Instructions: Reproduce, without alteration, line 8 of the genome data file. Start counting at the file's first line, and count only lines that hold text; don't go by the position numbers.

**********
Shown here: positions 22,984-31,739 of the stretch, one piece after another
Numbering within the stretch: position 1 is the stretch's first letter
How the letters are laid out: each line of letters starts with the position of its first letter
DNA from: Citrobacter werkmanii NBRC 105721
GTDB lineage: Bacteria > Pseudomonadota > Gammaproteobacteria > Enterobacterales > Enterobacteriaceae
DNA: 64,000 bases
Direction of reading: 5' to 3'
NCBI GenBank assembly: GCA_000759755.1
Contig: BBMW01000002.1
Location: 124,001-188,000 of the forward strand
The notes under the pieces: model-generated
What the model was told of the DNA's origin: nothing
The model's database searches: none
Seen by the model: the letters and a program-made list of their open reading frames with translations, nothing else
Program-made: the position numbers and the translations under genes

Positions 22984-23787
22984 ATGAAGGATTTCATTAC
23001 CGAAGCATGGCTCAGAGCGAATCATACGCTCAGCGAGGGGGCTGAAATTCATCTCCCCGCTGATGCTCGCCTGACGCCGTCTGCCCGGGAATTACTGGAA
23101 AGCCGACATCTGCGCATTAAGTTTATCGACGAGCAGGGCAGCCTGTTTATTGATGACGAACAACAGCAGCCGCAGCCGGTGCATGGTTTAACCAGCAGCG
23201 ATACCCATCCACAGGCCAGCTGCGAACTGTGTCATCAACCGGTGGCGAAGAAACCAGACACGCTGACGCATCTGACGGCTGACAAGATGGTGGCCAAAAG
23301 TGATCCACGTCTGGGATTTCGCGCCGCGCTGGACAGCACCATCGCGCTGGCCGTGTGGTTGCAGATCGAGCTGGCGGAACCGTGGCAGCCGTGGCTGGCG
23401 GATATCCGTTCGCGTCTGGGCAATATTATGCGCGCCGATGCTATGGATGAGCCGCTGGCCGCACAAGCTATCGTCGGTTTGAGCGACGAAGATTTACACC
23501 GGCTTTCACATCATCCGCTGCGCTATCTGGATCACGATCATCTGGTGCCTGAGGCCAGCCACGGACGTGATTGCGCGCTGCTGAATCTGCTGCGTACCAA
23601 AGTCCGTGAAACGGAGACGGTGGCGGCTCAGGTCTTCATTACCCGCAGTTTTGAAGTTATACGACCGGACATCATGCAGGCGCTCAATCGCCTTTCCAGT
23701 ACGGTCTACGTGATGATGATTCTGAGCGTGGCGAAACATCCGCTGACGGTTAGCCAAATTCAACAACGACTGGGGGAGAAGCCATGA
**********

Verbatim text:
NCBI GenBank assembly: GCA_000759755.1